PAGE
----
The Search for Participants

Since May of 2018 I have been involved in the Healthy Beginnings Project, a group of professionals and students whose work focuses on improving child outcomes, especially of children whose mothers are incarcerated. With this focus in mind and practice, Healthy Beginnings team members have established and been involved in various projects. I have been particularly focused on our current study on the William & Mary campus. In the study, mothers and their children ages four to six answer questions about their family and home environment, and participate in a discussion task while observed by research assistants. As a research assistant, I am prepared to run participants through the study. However, preparedness is not enough; one needs participants to run a study!

In the search for participants, we enlist non-scientific research. This includes, but is not limited to, internet searches of local family-centered institutions, team member discussions, walks and bike rides around the Williamsburg area in search of public posting boards, and calls and emails to local organizations. The participant recruitment process is a team effort that requires a link between preparedness and running participants: creativity.

Thanks to the Office of the Vice Provost I was able to fund the printing of flyers born from creativity. Before graduating from William & Mary, a team member designed a colorful, eye-catching flyer that we continue to use in our recruitment process. By distributing this flyer, we have gained many participants for our study. Also, to be effective in our recruitment process, we devise plans for the distribution of these flyers to the greater Williamsburg area. I have gone on many walks, bike trips, and car rides with the hopes that some flyers would reach the interest of potential participants. I never imagined that a study run in two rooms of the Child and Family Studies Center would connect me in understanding of the geography of the greater Williamsburg area! There is great beauty in the fact that research can unexpectedly take you outside of the physical place in which it occurs.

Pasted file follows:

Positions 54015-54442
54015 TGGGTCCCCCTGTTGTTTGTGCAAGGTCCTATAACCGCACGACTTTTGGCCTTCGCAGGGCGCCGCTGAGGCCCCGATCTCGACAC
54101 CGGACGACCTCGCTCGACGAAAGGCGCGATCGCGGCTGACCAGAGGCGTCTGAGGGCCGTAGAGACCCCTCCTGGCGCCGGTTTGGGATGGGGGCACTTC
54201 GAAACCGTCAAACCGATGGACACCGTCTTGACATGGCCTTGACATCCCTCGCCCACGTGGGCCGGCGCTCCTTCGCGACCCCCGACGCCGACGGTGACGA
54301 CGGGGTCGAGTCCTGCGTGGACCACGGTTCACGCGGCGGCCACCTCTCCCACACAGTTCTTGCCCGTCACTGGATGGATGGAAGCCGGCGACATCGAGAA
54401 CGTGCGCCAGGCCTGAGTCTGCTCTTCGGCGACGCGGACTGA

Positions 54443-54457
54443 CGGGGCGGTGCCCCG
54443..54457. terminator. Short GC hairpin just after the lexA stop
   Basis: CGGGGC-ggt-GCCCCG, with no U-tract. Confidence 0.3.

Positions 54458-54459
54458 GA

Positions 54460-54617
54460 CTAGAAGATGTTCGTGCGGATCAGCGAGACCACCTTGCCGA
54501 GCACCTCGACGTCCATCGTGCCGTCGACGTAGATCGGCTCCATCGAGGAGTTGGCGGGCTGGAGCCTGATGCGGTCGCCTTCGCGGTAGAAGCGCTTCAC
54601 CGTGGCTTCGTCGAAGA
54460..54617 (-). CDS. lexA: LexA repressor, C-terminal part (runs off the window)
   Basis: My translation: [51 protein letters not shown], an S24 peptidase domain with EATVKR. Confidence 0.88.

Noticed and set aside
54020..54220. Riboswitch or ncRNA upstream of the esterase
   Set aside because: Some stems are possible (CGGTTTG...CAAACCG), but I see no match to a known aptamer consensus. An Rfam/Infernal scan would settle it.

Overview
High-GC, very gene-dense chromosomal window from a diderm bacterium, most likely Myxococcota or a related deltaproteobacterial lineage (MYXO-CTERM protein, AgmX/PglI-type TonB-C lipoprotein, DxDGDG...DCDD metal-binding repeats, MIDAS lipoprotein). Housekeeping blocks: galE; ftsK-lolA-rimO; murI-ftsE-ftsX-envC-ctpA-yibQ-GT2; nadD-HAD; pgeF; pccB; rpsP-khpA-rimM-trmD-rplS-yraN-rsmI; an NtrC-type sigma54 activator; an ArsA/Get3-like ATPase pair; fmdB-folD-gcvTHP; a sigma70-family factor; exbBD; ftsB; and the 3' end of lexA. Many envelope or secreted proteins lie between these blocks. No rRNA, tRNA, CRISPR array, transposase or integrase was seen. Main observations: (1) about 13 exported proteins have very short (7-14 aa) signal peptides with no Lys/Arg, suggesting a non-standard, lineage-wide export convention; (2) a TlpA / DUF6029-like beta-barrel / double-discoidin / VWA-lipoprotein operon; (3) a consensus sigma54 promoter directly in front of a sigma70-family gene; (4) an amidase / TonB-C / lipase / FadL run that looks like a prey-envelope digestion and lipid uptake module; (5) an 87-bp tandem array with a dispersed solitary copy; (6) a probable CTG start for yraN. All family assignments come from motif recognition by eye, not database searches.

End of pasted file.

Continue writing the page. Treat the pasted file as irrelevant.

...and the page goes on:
Healthy Beginnings Study Flyer

I often schedule participants and respond to emails or Tribe Responses interest form submissions for our study. As a scheduler, I am one of the first project members to see the extent of our success in recruiting participants through our flyer distributions. Sometimes it can be discouraging to deliver flyers to a location and never see any response to them, especially if we believed our flyers would foster great interest in a specific place. However, there are also moments after a flyer distribution where I see waves of email notifications regarding participant interest. These moments assure me that a lack of response to our flyers in one location just calls us to continue the distribution of our flyers elsewhere.

We are not certain of the effects of distribution locations on the success of our flyers; however, we have been able to create flyer distribution plans that prioritize distribution to institutions similar to those with which we have had success. As we have progressed in our recruitment plans, we realized that flyer distribution is successful, though never at a one hundred or even a fifty percent success rate. Therefore, I am thankful for Vice Provost funding for allowing us to distribute more flyers so we can continue to work toward our goal of running 150 participants. With flyers and team efforts that creatively carry out flyer distribution plans, I am now prepared to not only to run participants, but to take on more waves of emails!

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